Bierman said some council members were concerned about allowing an individual or entity to purchase entire areas in a residential neighborhood to rent solely as short-term rentals, and thus short-term rentals should have higher regulations than other businesses. 

However, Bierman felt strongly that short-term rentals should be considered businesses and should be regulated as much as any other business.

“We don’t put that limit on any other type of business. You can own as many liquor stores as you like, you can own as many rental properties as you like, you can own as many hotels as you like — so why would we limit the number of Airbnb’s that you can hold licenses for?” Bierman said. “Really, the crux of the issue is, is an Airbnb more comparable to a rental property or more comparable to a business? And that’s really the grey area that we were trying to navigate.”

Bierman said at a conference meeting on Nov. 26 the council agreed that an individual or entity will be allowed to apply for four short-term rental licenses, with an individual property application fee of $150 and a $50 inspection fee. If an individual or entity wants more than four short-term rental properties, they will be required to apply for a special use permit, which the council will review and approve or deny.

Bierman said the council reserves the right to deny any applicant based on failure to provide the proper documentation, a failed inspection, complaints from the applicant’s neighborhood and more.

Snider said at the Nov. 26 meeting she was authorized to draft the finalized ordinance, which the council will vote upon in the new year. 

Once the ordinance has been approved, Bierman said the City Clerk’s office will notify short-term rental business owners of the new licensing process outlined in the ordinance, and they will be required to submit their property for an inspection. 

Some of the licensing requirements agreed upon by the council that a short-term rental host must hold appropriate property insurance and documentation about city ordinances such as noise levels, parking and trash and recycling days; notify neighbors that the residence is an Airbnb and provide a local contact to respond to any issues at the property within one hour, “which means they must live in the OKC metro area,” Bierman said. 

“This is not a unique situation that Norman finds itself in,” Bierman said. “But my hope is that we are not being overly restrictive on an industry that has clearly found a niche and there’s clearly a market for.”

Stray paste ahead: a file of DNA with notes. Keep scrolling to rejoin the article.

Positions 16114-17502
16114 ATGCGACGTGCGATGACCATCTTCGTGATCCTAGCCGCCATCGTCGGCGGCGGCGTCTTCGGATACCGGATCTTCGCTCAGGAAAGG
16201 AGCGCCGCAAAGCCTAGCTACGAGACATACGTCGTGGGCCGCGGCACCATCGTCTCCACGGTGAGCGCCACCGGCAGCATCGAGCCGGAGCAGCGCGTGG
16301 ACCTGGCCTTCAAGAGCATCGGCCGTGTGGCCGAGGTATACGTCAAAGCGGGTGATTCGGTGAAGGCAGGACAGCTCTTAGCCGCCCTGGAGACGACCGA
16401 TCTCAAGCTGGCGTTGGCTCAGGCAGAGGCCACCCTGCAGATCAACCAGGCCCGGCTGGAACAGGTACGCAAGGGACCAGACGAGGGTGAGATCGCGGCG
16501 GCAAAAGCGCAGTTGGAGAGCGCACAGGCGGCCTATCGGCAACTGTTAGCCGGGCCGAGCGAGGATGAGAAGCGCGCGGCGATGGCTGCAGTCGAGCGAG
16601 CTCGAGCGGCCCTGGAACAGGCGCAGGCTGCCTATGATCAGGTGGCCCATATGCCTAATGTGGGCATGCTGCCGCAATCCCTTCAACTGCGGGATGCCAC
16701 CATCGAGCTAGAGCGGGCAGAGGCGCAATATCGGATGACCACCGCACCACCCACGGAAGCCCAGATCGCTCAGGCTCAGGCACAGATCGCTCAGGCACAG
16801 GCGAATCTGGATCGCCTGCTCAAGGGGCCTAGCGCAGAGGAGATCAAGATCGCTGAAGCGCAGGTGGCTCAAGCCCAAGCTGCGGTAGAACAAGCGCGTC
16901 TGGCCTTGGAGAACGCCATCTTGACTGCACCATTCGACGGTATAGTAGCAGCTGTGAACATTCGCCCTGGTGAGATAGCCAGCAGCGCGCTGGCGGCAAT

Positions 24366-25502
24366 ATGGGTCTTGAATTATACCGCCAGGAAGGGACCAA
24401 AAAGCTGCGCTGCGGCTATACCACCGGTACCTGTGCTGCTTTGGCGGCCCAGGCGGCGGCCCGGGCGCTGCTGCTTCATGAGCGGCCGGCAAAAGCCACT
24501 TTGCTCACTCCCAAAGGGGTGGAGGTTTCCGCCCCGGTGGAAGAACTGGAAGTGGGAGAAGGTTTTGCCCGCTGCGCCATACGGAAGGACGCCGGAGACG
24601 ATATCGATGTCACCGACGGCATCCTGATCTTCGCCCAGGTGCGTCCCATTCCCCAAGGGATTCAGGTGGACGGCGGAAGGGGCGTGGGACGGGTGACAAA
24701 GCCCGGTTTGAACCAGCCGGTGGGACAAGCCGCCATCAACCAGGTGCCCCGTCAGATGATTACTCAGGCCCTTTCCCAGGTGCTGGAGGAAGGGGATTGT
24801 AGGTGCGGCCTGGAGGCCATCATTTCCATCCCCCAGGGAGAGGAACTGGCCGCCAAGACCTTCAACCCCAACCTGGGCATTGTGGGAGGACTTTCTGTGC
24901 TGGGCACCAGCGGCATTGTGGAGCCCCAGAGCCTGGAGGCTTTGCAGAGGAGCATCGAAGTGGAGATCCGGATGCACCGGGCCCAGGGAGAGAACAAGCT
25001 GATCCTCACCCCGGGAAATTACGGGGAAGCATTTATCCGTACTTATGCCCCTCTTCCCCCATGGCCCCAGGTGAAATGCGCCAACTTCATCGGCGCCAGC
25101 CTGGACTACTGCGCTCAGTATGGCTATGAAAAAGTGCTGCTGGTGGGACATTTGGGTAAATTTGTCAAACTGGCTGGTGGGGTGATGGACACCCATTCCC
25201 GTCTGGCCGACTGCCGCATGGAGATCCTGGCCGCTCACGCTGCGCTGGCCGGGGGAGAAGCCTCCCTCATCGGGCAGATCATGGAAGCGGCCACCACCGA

Colin Krapff, a Norman resident and independent contractor for the oil and gas industry, and his wife Nina, have hosted an Airbnb in a small studio apartment near Crawford and Dawes Streets in Downtown Norman since September 2018. 

At the time, Krapff and his family lived in the main home on the property with the studio apartment in the backyard, which they rented out as a full-time rental property. In 2018, when Krapff was forced to evict the tenant and update the space with all new appliances, he said he decided to market it as a weekend get-away for OU football fans and other tourists.

“(I thought), ‘Hey, let’s try this short-term rental thing since we’re just on the cusp of football season.’ And that was going to be my test period, basically the last four months of the year, to see how it did and then re-evaluate if I should turn it back to a long-term rental or continue with Airbnb,” Krapff said. “And it did exceptionally well.”

Krapff said his studio is booked 17 to 20 nights a month, with increased bookings for football game days, graduations and other university events. Additionally, Krapff said game day weekends are booked months in advance.

Krapff said he recommends local eats and shopping spots to his out-of-town guests, who often walk the three blocks from the Airbnb to Main Street, exploring and patronizing local shops that they otherwise wouldn’t if they stayed in a hotel.

“I think the best part for me is it gives me a chance to show people what the City of Norman’s all about,” Krapff said. “Because of that location it really pushes people to try out those local places as opposed to hotel chains like Embassy Suites, Holiday Inn — they’re over there by all the chain restaurants — which, is still putting money in the community, but compared to supporting local business, I mean — you really can’t beat our neighborhood.”

Krapff said he would be supportive of a city-wide ordinance and would have no issues paying an annual license fee.

“I think it makes sense if we’re helping bring people into the community and keeping more money local, and even helping the city out in that regard to let us do that,” Krapff said. “I think it’s a win-win on both sides.”

Krapff said his property’s neighborhood is a “pro-Airbnb” area, with three to four fellow Airbnb listings on the same street, which he thinks is due to the layout of the properties, many of which have secondary studios and garage apartments that “allow for a good Airbnb culture.”